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Making laser-cut backlit control panels

Most of my cur­rent arduino projects have had pret­ty ad-hoc enclo­sures. You can go a long way with a Jiffy box and a Dremel. Then I bought an emboss­ing label mak­er to add some text to my box­es (and, OK, every­thing else — when you have an emboss­ing label mak­er every­thing starts to look like an unla­beled thing). My most recent work though has been a pure human inter­face device. There’s a lot of but­tons and switch­es and dis­plays, and one of my goals for it was to cre­ate an enclo­sure that looked absolute­ly stun­ning.

I’ve even­tu­al­ly set­tled on build­ing back­l­it pan­els from laser-etched acrylic, based on a tech­nique I picked up from the MyCock­pit forum for simpit builders. Flight sim geek com­mu­ni­ties are a great resource for learn­ing how to build nice con­trol pan­els, who knew? I’ve been refin­ing my process to get decent results with a sin­gle pass through the laser cut­ter in my local mak­er space.

Materials

  • Acrylic sheet. I use 3mm opal translu­cent sheet. A square metre cost me $80, and now I have more acrylic than I’ll ever need. At cur­rent esti­mates, includ­ing all the failed pan­els I’ve cut, a half metre is still very gen­er­ous.
  • Spray paint. I’m using a matt grey primer that claimed to be suit­able for plas­tics. It’s been work­ing well so far.

It’ll also need very fine grit sand­pa­per and mask­ing tape.

Prepare the acrylic

Freshly painted panels, ready to cut.

Fresh­ly paint­ed pan­els, ready to cut.

I cut my sheets in to 250mm square sec­tions. For each sec­tion, remove the back­ing paper from one side and spend a min­ute or so sand­ing the face very fine wet and dry paper to give the paint a sur­face to adhere to. Then apply three coats of paint. At the end you’ll have fin­ished pan­els ready to cut. And, if you’re like me, some fresh­ly paint­ed fur­ni­ture to boot.

Design your panel

This part was pret­ty incred­i­bly frus­trat­ing for me. I start­ed out work­ing with LibreCAD, a rea­son­ably full-fea­tured 2D CAD draw­ing pro­gram. That made draw­ing pre­cise out­li­nes and holes for cut­ting a breeze, but it’s not par­tic­u­lar­ly good at work­ing with text. I want­ed real true­type fonts on my pan­els, and get­ting LibreCAD to import font faces in a form it can work with end­ed up beyond me.

My cur­rent work­flow is to draw text that I want added in Inkscape. Then con­vert the text to paths, and export it as a DXF file. That file can then be import­ed to LibreCAD as a block and placed in my etch­ing lay­er. The soft­ware dri­ving my laser cut­ter doesn’t like the DXF gen­er­at­ed by LibreCAD though, so there’s anoth­er step import­ing the final file in to Inkscape to col­lapse lay­ers, remove dimen­sions and save a file that can be down­load­ed to the laser.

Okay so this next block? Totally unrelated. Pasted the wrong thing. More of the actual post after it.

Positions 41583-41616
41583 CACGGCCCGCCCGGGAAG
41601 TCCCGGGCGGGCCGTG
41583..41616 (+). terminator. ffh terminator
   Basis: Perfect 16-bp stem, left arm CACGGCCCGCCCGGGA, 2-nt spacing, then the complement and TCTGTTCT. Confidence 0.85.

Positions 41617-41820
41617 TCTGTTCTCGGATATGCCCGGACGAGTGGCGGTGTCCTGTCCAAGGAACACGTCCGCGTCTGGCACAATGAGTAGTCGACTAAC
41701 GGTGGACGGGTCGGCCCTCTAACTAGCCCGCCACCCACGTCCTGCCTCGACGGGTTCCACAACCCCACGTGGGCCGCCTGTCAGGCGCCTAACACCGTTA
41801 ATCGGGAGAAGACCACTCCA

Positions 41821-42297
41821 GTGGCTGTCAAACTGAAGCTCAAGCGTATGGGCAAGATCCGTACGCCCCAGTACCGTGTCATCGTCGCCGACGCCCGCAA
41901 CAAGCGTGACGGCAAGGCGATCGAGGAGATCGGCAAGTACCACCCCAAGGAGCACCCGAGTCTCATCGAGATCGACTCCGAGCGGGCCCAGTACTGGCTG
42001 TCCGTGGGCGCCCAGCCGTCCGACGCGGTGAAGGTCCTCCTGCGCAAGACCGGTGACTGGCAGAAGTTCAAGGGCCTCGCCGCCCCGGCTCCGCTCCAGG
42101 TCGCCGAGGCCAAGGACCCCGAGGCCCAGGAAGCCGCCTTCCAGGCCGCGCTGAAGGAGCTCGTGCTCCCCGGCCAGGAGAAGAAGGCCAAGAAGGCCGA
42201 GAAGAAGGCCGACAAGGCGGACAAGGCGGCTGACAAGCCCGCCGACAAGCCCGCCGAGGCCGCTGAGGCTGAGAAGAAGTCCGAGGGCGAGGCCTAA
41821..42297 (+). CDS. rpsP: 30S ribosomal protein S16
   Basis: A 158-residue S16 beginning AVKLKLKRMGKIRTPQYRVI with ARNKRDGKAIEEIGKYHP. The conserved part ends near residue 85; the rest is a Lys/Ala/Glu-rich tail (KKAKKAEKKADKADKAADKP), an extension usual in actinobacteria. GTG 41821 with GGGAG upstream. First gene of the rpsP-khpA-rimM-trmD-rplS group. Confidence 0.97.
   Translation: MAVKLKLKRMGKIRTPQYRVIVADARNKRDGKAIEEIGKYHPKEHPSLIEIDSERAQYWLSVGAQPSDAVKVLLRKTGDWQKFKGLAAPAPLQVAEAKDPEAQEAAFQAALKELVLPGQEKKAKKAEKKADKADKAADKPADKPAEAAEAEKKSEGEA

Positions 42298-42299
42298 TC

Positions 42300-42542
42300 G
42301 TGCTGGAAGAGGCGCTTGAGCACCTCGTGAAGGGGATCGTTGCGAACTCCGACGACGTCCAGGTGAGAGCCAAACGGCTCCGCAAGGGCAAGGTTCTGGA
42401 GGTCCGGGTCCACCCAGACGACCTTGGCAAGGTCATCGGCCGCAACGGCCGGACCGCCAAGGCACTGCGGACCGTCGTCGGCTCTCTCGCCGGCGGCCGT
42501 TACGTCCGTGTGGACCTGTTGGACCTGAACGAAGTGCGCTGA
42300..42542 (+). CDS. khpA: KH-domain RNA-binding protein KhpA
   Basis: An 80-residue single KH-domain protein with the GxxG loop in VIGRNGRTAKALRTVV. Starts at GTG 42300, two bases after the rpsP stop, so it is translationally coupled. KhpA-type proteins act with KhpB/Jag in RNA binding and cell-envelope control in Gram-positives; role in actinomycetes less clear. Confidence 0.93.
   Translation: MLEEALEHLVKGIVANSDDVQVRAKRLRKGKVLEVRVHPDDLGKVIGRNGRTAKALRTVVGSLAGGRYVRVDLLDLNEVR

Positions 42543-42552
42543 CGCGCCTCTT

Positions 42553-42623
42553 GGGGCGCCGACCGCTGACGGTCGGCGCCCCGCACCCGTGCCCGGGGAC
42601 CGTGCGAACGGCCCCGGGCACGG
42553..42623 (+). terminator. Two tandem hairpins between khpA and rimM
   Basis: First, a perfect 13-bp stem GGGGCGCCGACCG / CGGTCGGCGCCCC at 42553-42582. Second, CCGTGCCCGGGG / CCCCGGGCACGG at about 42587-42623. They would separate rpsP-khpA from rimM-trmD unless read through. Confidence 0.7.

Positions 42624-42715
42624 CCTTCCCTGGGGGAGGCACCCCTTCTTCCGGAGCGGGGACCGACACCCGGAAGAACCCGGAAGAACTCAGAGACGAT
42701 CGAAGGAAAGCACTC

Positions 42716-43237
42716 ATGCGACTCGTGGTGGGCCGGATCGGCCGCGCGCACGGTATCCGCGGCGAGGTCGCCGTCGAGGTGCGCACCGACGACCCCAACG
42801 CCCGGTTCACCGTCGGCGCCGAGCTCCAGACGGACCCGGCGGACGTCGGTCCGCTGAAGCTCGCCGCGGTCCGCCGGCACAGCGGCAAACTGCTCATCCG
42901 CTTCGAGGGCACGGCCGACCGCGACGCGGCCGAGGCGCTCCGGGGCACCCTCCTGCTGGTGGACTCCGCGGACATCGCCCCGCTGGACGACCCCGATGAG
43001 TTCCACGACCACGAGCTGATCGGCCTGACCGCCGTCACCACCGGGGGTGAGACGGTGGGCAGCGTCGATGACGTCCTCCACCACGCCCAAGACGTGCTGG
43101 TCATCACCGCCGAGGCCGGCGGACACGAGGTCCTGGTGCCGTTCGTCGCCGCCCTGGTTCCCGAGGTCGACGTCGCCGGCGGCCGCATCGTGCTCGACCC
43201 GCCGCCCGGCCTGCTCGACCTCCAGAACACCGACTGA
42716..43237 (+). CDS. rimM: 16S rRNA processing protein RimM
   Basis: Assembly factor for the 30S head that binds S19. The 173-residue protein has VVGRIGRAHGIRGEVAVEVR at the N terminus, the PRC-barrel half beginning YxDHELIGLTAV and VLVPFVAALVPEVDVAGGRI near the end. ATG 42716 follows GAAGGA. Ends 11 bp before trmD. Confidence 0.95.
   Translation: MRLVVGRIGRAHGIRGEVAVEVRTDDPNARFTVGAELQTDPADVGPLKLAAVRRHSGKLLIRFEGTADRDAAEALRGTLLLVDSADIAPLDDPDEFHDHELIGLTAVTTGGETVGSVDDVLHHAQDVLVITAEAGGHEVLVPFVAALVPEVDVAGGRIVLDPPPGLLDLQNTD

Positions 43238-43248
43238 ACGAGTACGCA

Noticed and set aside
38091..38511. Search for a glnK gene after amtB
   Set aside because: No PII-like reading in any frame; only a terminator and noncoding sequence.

That… most­ly works. Some­times the text paths LibreCAD saves just don’t gen­er­ate eas­i­ly filled objects and the laser gets con­fused and it all goes pear­shaped. Right now I’m still load­ing the text blocks in to LibreCAD but only using them as a visu­al guide. When doing final prep for cut­ting I still replace the text on the pan­el in Inkscape, to ensure a hap­py etch­ing expe­ri­ence.

Cut the panel

Tuning etching settings for good clear lettering

Tun­ing etch­ing set­tings for good clear let­ter­ing

I did a dum­my cut with holes and a com­bi­na­tion of angu­lar and round let­ter­ing in all of the sizes I need­ed. I was using a cou­ple of dif­fer­ent sized fonts, and it took me a lit­tle while tweak­ing set­tings to get a result that looked sharp across the board.

When cut­ting pan­els, I order the job so that all of the engrav­ing is first, and the cut for the out­line is last. Even though the cut­ting bed is sta­tion­ary, warps in the per­spex can lead to the pan­el shift­ing slight­ly after the out­line is cut.

I learned the hard way that get­ting excit­ed and remov­ing the paper from the back of the per­spex at this point is not a great idea.

Final painting

The pan­el is fin­ished, but now has raw edges that look ugly and leak light when it’s back­l­it. Apply mask­ing tape to the front side, along the edges (leav­ing it over­hang but not stuck to the side of the pan­el), and cov­er­ing holes. Then place it face down and apply anoth­er cou­ple of coats of paint along the edges.

I’m still work­ing on get­ting this part right. Pre­vi­ous attempts with­out the mask­ing tape led to paint bleed­ing under the edge, lead­ing to vis­i­ble paint drops or the news­pa­per I had under the pan­el stick­ing to the face. Ini­tial tests with the tape look pret­ty good though.

Once the paint has dried, the back­ing paper for the pan­el can be removed and com­po­nents mount­ed.

My most recent finished panel.

My most recent fin­ished pan­el.

Next steps

I’m still work­ing on the best way to back­light the­se pan­els. Sim­ply light­ing up the inside of the enclo­sure looks good, but seems a bit bland to my mind. I want to start exper­i­ment­ing with with indi­vid­u­al­ly lit pan­els, pos­si­bly by coun­ter­sink­ing LEDs in to the back of the pan­el. Most­ly because I’m keen on flick­er­ing pan­els, and chang­ing pan­el back­light colour. But pret­ty pleased with the over­all look so far.

 

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